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Analysts' Insights

One Billion Dollars of Spare Cash Every Day

- by Markus Thielen

There are many different ways to be successful with cryptocurrencies. One way is to correctly anticipate the macroeconomic situation and position ahead of significant changes. Despite the argument that blockchain is a technology, cryptocurrencies undoubtedly drive the occasional speculative mania.

Bitcoin prices peaked in November 2021 when the US Federal Reserve signaled they would eventually restrict their excessive stimulus in response to the COVID crisis. Prices bottomed when the expectations increased that the Fed would eventually finish its hiking cycle.

Due to lockdowns and supply chain restrictions, investors were told that there would be ‘permanently high inflation’ and that ‘inflation would be sticky’ – meaning that inflation would remain in the 4-5% range. Some even argued that financial markets were due to 1970s-style inflation when inflation increased materially.

This was not Matrix on Target’s base case scenario – quite the contrary. We expect inflation to continue to fall over the next two years and likely settle back to around 2%. Last night, we received the last CPI release for this year, and at 3.1%, we expect to see continuous readings of sub-3% next year.

We have been arguing for rate cuts for several months, and the Fed has been on hold since July 2023. The setup is similar to January 2019, when the Fed hiked consecutively in 2018 only to pause then for seven months. During the ‘pause,’ Bitcoin rallied nearly +300%.

With inflation running at 3.1% and US interest rates (Fed Funds) rate at 5.25%, there is inconsistency within the Fed’s monetary policy. But our argument here is not that this inconsistency hurts the economy as it would restrict capital expenditure and eventually suffocate the economy, causing a recession.

We argue that the longer the Fed keeps monetary policy ‘tight,’ the more savers are being paid, which eventually will find its way into risk assets. The economy has shifted from asset-heavy (real estate, industrial buildings, etc.) to an asset-light economy (remote work, business is done through Zoom and other tech apps, etc.).

In addition, the most important sector within the (US) economy is technology, with a 28% market share of the US stock market. As a group, those companies have nearly zero debt and, like many investors, are loaded up on cash they don’t need.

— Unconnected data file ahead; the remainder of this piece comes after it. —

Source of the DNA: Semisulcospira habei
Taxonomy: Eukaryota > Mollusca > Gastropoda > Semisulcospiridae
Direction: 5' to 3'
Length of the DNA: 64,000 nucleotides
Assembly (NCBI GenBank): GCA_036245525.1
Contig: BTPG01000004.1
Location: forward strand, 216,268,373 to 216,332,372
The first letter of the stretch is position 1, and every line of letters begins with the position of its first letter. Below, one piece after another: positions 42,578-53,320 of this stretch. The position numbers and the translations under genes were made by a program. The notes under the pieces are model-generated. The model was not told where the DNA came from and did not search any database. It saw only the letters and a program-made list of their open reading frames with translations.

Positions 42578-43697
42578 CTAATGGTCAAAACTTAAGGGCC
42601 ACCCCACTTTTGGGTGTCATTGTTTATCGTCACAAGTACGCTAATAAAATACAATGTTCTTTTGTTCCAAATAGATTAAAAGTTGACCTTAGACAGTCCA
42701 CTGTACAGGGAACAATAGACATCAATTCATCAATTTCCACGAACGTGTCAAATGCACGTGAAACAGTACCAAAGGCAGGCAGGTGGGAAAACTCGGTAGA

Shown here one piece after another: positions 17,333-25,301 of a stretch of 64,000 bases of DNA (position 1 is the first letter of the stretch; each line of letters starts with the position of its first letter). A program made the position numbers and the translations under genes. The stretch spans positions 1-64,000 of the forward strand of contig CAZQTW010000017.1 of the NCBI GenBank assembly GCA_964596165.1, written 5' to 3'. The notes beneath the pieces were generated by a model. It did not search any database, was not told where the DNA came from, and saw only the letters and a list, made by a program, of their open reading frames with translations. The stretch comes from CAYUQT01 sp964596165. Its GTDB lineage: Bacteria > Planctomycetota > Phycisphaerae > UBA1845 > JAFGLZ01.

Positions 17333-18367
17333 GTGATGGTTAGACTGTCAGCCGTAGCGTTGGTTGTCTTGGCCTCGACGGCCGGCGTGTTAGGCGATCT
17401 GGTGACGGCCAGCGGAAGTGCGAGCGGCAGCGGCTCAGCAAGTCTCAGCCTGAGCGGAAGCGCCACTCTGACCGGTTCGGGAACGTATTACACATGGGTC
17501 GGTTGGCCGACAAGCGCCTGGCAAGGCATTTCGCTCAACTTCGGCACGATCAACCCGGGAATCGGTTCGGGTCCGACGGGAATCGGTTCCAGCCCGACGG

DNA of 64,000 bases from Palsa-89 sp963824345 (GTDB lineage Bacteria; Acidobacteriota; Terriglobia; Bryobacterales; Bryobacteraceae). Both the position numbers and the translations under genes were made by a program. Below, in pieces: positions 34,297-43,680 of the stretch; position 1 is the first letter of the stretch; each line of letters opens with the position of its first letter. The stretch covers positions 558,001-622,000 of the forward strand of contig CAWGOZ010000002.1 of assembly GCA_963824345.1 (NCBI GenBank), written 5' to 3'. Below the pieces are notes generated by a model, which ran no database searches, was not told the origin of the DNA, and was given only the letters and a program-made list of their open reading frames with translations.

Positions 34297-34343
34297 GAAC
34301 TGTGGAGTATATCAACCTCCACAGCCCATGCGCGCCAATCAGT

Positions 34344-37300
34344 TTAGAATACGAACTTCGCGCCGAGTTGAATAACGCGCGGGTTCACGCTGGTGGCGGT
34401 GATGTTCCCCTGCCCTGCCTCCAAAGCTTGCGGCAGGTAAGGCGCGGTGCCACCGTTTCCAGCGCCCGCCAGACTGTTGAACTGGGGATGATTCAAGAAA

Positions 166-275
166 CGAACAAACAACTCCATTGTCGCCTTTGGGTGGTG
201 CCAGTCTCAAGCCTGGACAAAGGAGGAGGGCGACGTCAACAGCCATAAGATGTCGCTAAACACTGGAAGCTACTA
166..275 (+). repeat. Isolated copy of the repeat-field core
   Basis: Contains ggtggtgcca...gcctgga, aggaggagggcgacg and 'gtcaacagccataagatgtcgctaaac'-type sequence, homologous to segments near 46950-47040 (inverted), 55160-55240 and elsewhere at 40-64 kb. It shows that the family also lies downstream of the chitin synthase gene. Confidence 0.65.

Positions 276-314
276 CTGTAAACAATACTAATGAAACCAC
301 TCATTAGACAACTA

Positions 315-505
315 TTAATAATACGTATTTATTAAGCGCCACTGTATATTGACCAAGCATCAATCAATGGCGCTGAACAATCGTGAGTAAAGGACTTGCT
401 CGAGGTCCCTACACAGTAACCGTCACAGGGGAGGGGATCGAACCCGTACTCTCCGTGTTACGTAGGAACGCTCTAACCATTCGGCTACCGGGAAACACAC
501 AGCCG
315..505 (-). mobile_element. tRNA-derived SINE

For example, Apple sits on $167 billion in cash and short-term investments (which could be treasury bills), Alphabet has another $150 billion in cash, and Microsoft sits on $121 billion. Overall, the top 13 SP500 companies have $1 trillion in cash, and the critical points are 1) those companies do not need the cash as they continue to generate enough free cash flow and 2) they still earn 5.25% on this cash – thanks to unnecessary high Fed interest rates. This is $52.5 billion of ‘free money’ for those companies - per year.

Considering that the assets in US money market funds have doubled since COVID from $3 trillion to $6.1 trillion, there is another $320bn in interest rate payments per year. This is $370bn annually in interest rate payments – or $1 billion daily. Money that can easily find its way into risk assets (stocks and crypto) and the principal (the $6.1 billion in money market funds) could also be used to increase asset prices.

Most of this interest rate expense is carried by the US government as they pay the rate on the debt as the largest borrower. While they dig a deeper hole, the private sector appears to win and can drive higher asset prices with $1 billion of spare cash every day.

Written by Markus Thielen, Head of Research & Strategy at Matrixport. Author of Crypto Titans.

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Industry views and information shared do not represent Matrixport's position and do not constitute any investment advice.

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